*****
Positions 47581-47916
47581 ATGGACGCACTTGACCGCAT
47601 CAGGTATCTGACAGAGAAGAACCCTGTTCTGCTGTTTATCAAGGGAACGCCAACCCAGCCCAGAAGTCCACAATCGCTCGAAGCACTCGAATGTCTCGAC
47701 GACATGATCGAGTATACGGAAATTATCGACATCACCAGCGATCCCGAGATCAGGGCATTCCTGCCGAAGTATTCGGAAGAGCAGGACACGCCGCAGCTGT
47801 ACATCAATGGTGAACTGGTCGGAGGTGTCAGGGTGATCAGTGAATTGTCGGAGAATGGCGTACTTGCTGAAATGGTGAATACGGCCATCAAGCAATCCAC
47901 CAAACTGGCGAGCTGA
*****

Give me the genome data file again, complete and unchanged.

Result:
Positions 47581-47916
47581 ATGGACGCACTTGACCGCAT
47601 CAGGTATCTGACAGAGAAGAACCCTGTTCTGCTGTTTATCAAGGGAACGCCAACCCAGCCCAGAAGTCCACAATCGCTCGAAGCACTCGAATGTCTCGAC
47701 GACATGATCGAGTATACGGAAATTATCGACATCACCAGCGATCCCGAGATCAGGGCATTCCTGCCGAAGTATTCGGAAGAGCAGGACACGCCGCAGCTGT
47801 ACATCAATGGTGAACTGGTCGGAGGTGTCAGGGTGATCAGTGAATTGTCGGAGAATGGCGTACTTGCTGAAATGGTGAATACGGCCATCAAGCAATCCAC
47901 CAAACTGGCGAGCTGA